Fresh Bay air begets healthy appetites, which Alameda’s two business districts stand ready to satisfy. On the island’s east end, Park Street presents so many dining options that choosing is the hardest part. Some of the least assuming spots offer the tastiest meals, including the tiny Scolari’s Good Eats, which was recently featured on the Food Network’s Diners, Drive-Ins and Dives. (Its blueberry, bacon, and blue cheese burger is to die for.) Scolari’s will deliver to the next-door bar Lucky 13, which has a cozy patio; if you have kids in tow, grab one of Scolari’s little tables instead. Park Street also boasts what may be the only Lithuanian eatery in the West: Mama Papa Lithuania Restaurant and Tea House, where rustic tables and wood-​paneled walls transport diners to the Baltics to indulge in stuffed cabbage rolls and mushroom borscht with rye bread.

On Webster Street, the commercial strip on the island’s west side, dim sum is what draws families from across the Bay Area—notably to East Ocean Seafood Restaurant, which has dished out shumai, pork buns, and other Cantonese goodies for more than 30 years. While you’re on Webster Street, don’t miss the Pacific Pinball Museum, where kids and grown-ups alike delight in playing machines spanning the 1940s through today. scolarisgoodeats​.com,, mamapapa​lithuania​.com, eastoceanseafoodrestaurant​.com,


One Fine Day in Alameda

Aboard the USS Hornet aircraft carrier, military and space-exploration history come to life. Photo by John Nack.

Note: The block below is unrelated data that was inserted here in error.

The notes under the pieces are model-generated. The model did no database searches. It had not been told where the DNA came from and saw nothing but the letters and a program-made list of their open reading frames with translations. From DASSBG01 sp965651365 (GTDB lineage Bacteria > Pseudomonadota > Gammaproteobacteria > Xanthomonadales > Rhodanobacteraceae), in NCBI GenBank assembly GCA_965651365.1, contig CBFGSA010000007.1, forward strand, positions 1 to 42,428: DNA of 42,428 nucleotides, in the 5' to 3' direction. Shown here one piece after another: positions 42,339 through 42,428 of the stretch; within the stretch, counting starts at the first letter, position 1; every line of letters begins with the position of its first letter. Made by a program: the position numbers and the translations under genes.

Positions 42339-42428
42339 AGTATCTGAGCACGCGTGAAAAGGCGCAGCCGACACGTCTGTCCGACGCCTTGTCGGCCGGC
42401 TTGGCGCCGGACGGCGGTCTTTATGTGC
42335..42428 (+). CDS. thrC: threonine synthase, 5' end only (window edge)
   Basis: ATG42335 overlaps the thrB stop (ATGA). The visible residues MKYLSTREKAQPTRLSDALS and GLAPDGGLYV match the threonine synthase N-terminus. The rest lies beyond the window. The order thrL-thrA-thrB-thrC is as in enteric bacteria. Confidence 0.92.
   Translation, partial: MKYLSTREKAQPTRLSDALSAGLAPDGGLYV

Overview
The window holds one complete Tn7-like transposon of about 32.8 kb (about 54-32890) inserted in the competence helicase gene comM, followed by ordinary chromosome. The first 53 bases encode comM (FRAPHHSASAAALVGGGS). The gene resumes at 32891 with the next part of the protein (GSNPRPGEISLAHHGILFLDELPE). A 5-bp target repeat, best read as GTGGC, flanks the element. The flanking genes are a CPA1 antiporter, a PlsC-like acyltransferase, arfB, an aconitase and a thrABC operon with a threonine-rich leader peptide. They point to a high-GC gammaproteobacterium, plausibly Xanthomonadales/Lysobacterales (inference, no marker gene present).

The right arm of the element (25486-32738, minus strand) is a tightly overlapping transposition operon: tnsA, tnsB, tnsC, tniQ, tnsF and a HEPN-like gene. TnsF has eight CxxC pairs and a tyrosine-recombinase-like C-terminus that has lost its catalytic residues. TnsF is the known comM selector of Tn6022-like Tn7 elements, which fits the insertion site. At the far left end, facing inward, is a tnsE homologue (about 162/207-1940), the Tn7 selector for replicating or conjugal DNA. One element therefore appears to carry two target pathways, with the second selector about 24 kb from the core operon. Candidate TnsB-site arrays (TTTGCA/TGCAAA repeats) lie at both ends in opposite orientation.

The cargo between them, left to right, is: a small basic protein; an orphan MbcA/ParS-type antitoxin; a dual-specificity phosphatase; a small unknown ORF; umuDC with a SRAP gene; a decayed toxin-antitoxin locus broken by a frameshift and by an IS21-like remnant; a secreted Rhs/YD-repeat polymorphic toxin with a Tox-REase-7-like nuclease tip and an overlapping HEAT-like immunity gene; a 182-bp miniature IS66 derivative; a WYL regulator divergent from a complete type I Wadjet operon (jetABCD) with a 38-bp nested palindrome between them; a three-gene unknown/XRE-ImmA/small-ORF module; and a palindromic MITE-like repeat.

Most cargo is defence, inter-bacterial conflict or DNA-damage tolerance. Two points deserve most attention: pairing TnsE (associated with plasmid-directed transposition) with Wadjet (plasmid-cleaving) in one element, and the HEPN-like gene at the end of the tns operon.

Farther west lies the 2,800-acre expanse that was formerly the Alameda Naval Air Station. The future site of housing and retail developments, as well as parks, this area is currently a mishmash of hangars and other retired military buildings. It’s a fun place to explore by bike, foot, or car to see the remnants of the past—and to grab refreshments at the numerous wineries, breweries, and distilleries. Alameda Point, as the island’s west end is called, also hosts the monthly Alameda Point Antiques Faire (the largest antiques show in Northern California), and it’s where you’ll find the USS Hornet Sea, Air and Space Museum, a decommissioned aircraft carrier offering fascinating tours. There’s even culture in the relative wilderness of the ex–naval base: On June 1 and 2, Tomorrow Youth Repertory will perform Romeo and Juliet at the Alameda Point Collaborative’s urban farm at 2600 Barber’s Point Road.


One Fine Day in Alameda

Take a casual, guided ride along the island's flat paths with Alameda Bicycle. Photo by Maurice Ramirez.

The old base is just one of many places to pedal. Alameda’s bike paths and lanes cover not just the main island—the shoreline route along Crown Beach is the highlight—but also Bay Farm Island, the Oakland Airport–​adjacent peninsula that connects to Alameda proper via two bridges (one for cars and a separate one for cyclists and pedestrians).

"We have more bike lanes per mile than any other city in the Bay Area, and the 25 mph speed limit for cars makes our island even safer for bicycles," says Hannah Otto, outreach coordinator for Alameda Bicycle, the 50-year-old Park Street shop that leads free, family-friendly, bike outings on the first Sunday of every month between April and October. Rides finish up at Tucker’s Super Creamed Ice Cream, the Park Street institution whose salted caramel and macapuno ​(young coconut) flavors are legendary. After all, there’s no better way to cap off a day in a beach town than by savoring a sweet, icy treat., uss-hornet​.org,, ​,